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What is a Shibboleth?

Mary McMahon
Updated May 23, 2024
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A shibboleth is a unique practice which can be used to distinguish between different ethnic, social, cultural, and regional groups. Most commonly, people use this term in reference to language, talking about specific words and methods of pronunciation which are unique. However, a shibboleth can take a variety of forms, from a shared memory of a common experience like going to the same college to a specific mode of dress.

This term has its roots in the Bible. There's a story in the Book of Judges in which there is a battle between the tribe of Ephraim and the people of Gilead. The Gileadites are victorious, and they take control of the river Jordan to prevent the Ephraimites from crossing over. To tell the difference between native Gileadites and Ephraimites pretending to be from Gilead, anyone who wishes to cross the river is presented with a test phrase: the Hebrew word for “torrent.” The people of Gilead used a “sh” pronunciation, saying “shibboleth,” while the Ephraimites said “sibboleth,” lacking the soft “sh,” and were instantly identifiable.

Any number of examples of shibboleths can be found across the world. In the Arabic-speaking world, for example, Egyptians do not use the hard “J” sound common to other Arabic speakers, so they say many key words very differently. British speakers talk about “shed-yooling” something, while Americans “skej-ool.” People from some parts of the world refrain from eating tomatoes, viewing them with deep suspicion, while others relish them. In New York, you stand “on line,” while everywhere else in the English-speaking world, people stand “in line.” Mammal owners recognize each other by the common shibboleth of pet hair on garments, while people who have had the same surgery identify each other by their scars.

Historically, shibboleths have often been used as passphrases, just like in the Bible. Soldiers in the same unit, for example, might use an obscure piece of native slang as a shibboleth. Shibboleths can also play a more subtle social and cultural role. For example, people with certain accents often have access to higher social circles because they share shibboleths in common with people in those circles, while people with accents associated with the lower classes are excluded.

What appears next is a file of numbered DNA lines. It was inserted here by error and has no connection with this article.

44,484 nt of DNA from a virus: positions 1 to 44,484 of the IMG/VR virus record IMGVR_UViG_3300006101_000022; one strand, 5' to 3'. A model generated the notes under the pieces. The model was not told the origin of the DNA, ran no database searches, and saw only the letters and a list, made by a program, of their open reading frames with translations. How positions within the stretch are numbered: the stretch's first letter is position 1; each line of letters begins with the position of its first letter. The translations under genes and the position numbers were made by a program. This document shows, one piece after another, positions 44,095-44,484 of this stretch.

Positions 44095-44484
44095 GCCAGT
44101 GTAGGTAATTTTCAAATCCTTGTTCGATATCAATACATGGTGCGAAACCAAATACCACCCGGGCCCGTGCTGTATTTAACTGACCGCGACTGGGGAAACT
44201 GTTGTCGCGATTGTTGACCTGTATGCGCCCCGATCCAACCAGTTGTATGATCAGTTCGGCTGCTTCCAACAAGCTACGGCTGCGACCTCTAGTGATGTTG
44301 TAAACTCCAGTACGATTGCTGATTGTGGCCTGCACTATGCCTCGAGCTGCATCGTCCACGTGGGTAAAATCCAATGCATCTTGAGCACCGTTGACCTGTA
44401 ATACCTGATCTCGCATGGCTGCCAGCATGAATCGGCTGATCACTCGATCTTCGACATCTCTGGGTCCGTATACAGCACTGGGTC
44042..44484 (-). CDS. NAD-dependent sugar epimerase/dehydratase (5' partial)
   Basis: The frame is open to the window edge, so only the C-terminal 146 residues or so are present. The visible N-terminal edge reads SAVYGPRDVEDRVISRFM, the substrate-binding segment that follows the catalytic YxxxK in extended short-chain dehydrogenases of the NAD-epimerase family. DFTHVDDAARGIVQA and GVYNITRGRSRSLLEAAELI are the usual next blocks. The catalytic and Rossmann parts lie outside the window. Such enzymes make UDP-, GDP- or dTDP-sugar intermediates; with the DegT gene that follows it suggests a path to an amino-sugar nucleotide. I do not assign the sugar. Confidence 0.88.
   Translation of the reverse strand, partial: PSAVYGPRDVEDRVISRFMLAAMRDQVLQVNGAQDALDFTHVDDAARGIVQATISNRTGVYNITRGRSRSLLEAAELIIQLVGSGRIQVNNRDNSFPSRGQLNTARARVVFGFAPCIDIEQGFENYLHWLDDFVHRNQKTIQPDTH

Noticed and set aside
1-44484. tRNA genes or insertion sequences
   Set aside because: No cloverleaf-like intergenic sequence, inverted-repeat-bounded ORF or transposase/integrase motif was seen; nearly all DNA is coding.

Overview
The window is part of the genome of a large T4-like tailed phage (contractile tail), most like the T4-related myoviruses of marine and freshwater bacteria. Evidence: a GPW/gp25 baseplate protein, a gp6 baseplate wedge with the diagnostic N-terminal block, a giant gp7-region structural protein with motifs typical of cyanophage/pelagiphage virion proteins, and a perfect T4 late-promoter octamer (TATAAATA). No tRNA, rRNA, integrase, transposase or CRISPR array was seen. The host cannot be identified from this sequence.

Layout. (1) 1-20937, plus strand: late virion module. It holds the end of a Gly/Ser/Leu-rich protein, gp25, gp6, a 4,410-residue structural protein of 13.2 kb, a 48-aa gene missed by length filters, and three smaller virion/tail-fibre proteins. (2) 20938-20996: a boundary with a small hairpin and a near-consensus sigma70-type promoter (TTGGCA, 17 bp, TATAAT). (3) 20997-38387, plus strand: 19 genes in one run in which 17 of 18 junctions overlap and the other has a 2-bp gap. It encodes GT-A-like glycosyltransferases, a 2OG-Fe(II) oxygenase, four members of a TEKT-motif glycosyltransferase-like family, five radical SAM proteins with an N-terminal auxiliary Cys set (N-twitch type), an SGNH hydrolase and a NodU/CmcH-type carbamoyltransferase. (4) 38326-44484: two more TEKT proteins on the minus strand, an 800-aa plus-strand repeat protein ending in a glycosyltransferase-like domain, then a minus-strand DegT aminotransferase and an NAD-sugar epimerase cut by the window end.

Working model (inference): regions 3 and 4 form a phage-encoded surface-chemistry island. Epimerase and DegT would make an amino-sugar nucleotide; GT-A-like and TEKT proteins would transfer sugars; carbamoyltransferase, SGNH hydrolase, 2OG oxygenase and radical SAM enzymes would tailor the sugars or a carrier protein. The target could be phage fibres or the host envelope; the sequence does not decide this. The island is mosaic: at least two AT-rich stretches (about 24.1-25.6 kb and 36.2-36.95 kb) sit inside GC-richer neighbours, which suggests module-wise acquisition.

Customs are exaggerated in some circles to make people feel more connected to each other. Many colleges and universities, for example, have unique slang terms, phrases, and other customs which graduates can use to readily identify each other. Garments such as school ties may be shibboleths, acting like secret codes to convey information without explicitly stating it.

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Mary McMahon
By Mary McMahon

Ever since she began contributing to the site several years ago, Mary has embraced the exciting challenge of being a Language & Humanities researcher and writer. Mary has a liberal arts degree from Goddard College and spends her free time reading, cooking, and exploring the great outdoors.

Discussion Comments
By Ana1234 — On Jan 17, 2015

@MrsPramm - It actually makes me think of the movie with Brad Pitt where there are some American soldiers trying to infiltrate the Nazis and they are given away when one of them uses the wrong fingers to order a drink. I think it's common to take that sort of thing for granted until you notice the way that others do it.

By MrsPramm — On Jan 17, 2015

@Iluviaporos - That's supposed to be true of England as well, and probably of other countries although I'm not familiar those variations. I've heard that you can tell a North Islander from a South Islander in New Zealand if you are familiar with their accent.

But I've got to say that I don't think it's necessarily true that people will notice this kind of stuff. When I was overseas for study one of my new friends played a joke on me for several weeks where she had found a book of slang words from my country and was using them in her conversations with me and waiting to see if I would notice. And I never actually did notice. I just assumed that those were basic English slang words, not regional variations.

I imagine using shibboleth to identify people is only really done in areas where it's common for two different groups to mingle and they want to be able to distinguish between them (rightly or wrongly).

By lluviaporos — On Jan 16, 2015

This is pretty interesting. The shibboleth that immediately jumps to my mind is the different ways that people around the United States will order a soda. Some people will ask for a soda, some will ask for a Coke, some will ask for pop and so forth. I've seen charts that identify the different areas where people will ask for different things.

Of course, that's only one of the more obvious signs, there are supposedly ways of identifying an English speaker from the United States to within something like a ten mile radius just by listening to a few sentences of conversation.

Mary McMahon
Mary McMahon

Ever since she began contributing to the site several years ago, Mary has embraced the exciting challenge of being a...

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